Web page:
Passengers at Dulles International and Baltimore-Washington International airports can now see major changes as a result of more than $5 billion in improvements inside and out, from new gates and baggage screening lanes to expanded and more efficient parking and through lanes.


BWI, officially Baltimore/Washington International Thurgood Marshall Airport, now has a daily garage with more than 8,000 spaces; a single place to pick up rental cars from various companies; and climate-controlled skywalks connecting the airport terminal with the hourly garage.

The recently opened Concourse A/B complex is home to BWI's largest carrier, Southwest. It brings the airport's total gates to 26, in addition to providing a larger, more efficient baggage claim area and ticket counter. Also in Concourse A/B, once passengers are through security, the wait for a plane is more interesting at the BWI Airmall, with several new restaurants and retail stores both local and national, including Phillips Seafood, Charlie Chang's, California Tortilla, jeweler Fire & Ice and men's clothier Jos. A. Bank.

A new food court is under construction in the main terminal, with completion scheduled for spring. In the meantime, the BWI Observation Gallery and children's play between concourses B and C are closed.

Also continuing for another year is the expansion of roads in and out of the airport. Jonathan Dean, communications manager for the Maryland Aviation Administration, recommends that customers avoid the road work by using the Hourly Garage next to the airport to drop off or pick up passengers. Motorists can also avoid circling the terminal while awaiting arrivals by using the BWI cell phone lot.


In August, Dulles opened its new Z gates, a permanent concourse attached to the Main Terminal that currently houses US Airways. Also in 2005, renovation was completed on the original terminal ticket counters, and baggage claim facilities were upgraded.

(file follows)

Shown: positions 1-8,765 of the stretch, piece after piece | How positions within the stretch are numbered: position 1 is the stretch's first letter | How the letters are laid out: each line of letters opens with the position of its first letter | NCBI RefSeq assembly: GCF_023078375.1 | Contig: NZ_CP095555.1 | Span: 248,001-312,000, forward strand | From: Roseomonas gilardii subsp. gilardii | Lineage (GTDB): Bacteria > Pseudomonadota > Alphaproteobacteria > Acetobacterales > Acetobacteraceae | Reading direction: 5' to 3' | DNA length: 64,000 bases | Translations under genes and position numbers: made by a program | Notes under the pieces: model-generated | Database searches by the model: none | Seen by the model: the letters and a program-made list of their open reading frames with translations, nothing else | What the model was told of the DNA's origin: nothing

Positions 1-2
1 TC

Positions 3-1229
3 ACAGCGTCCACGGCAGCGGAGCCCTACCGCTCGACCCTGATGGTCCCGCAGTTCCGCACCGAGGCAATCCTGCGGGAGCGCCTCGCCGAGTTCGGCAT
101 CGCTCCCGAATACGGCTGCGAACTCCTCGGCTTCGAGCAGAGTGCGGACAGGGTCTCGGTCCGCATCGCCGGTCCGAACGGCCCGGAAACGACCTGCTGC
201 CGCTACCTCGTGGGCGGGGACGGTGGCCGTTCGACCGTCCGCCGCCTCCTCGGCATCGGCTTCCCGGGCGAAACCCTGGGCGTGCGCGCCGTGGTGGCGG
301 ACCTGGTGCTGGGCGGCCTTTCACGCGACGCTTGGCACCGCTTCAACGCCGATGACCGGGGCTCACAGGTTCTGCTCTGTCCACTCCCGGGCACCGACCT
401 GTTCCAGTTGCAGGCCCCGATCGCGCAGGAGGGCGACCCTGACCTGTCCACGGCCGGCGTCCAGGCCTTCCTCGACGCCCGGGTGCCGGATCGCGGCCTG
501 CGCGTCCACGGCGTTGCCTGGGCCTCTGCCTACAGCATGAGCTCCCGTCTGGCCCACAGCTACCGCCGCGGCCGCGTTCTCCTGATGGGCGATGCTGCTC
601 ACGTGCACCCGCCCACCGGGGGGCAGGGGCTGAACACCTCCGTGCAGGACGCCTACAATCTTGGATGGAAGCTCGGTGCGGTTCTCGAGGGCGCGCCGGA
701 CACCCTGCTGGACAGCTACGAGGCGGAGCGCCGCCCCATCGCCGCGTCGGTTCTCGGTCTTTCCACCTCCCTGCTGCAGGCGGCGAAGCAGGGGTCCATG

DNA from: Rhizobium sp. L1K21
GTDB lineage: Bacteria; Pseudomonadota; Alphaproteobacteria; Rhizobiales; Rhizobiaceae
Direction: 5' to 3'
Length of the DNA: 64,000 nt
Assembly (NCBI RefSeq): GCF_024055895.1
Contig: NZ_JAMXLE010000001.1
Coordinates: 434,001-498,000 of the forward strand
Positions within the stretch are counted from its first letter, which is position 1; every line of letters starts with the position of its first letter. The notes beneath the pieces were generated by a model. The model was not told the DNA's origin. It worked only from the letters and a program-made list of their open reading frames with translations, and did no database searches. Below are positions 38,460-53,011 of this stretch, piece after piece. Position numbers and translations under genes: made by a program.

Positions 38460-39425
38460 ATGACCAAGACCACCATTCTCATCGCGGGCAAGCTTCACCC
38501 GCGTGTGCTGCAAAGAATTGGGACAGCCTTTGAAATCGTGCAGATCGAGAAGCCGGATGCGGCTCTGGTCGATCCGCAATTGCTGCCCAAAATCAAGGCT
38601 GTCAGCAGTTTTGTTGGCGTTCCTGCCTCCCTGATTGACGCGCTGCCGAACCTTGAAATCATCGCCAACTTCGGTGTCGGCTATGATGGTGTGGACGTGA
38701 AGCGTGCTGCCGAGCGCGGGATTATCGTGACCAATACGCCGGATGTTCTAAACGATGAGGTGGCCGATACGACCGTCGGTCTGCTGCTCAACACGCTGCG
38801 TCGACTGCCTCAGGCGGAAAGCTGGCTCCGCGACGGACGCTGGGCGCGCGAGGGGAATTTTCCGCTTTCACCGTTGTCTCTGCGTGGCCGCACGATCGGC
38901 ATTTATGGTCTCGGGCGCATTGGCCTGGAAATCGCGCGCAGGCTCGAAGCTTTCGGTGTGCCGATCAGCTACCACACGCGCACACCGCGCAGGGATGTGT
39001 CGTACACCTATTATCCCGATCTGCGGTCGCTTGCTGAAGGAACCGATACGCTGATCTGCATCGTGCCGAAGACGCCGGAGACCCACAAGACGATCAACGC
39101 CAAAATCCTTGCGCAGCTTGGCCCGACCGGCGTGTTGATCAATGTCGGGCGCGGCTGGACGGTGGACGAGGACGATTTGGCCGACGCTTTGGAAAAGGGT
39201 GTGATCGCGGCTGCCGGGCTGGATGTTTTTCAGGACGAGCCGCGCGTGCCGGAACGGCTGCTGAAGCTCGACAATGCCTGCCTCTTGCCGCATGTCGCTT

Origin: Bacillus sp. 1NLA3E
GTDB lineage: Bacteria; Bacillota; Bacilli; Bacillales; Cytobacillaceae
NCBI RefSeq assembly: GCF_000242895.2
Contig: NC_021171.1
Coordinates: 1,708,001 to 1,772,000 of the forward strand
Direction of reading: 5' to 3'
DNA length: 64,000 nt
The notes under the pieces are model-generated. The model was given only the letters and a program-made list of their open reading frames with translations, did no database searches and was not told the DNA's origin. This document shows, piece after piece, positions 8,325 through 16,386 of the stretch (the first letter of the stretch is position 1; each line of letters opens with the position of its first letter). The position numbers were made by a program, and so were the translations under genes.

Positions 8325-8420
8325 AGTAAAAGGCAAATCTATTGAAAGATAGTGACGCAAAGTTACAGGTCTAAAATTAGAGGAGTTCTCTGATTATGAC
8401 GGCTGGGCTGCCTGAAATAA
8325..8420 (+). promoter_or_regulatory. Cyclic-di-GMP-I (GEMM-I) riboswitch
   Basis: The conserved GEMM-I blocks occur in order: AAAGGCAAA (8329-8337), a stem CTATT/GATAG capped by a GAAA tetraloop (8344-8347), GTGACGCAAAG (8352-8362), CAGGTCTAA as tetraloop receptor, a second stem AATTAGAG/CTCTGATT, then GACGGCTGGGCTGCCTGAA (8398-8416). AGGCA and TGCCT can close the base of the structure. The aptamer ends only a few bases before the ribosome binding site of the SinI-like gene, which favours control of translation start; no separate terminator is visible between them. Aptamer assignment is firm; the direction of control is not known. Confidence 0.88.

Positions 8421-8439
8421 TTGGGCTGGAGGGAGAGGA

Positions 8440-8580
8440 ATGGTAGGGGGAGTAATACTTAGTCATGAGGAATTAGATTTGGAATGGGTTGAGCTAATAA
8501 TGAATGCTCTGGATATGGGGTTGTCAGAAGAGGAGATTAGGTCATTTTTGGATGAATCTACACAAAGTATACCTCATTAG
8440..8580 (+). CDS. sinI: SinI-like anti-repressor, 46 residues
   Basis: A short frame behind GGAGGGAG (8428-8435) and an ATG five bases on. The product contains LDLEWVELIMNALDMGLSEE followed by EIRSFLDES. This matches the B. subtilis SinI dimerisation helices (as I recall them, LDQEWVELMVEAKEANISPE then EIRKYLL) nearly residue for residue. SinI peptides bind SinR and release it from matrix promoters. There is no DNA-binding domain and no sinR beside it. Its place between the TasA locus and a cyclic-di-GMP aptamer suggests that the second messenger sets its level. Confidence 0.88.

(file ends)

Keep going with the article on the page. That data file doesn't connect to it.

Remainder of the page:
Next up, in October, construction will be complete on a new air traffic control tower, which is expected to begin operating in 2006 after the Federal Aviation Administration installs the necessary equipment, according to Courtney Prebich, a spokeswoman for the Metropolitan Washington Airports Authority.

Of more immediate concern to passengers, construction has begun on a train system that will replace most of the airport's uniquely clunky mobile lounges as the primary people-movers. The train, which will connect the terminal to concourses A, B and C, is scheduled to start running in 2009. A moving walkway that opened in 2004 already provides an alternative to the lounges for passengers heading to concourses A and B.

Other current projects at Dulles include the construction, starting later this year, of 12 more gates at Concourse B. Plans for a fourth runway are in the environmental study phase, with construction scheduled to be completed in 2008.

-- Margaret Roth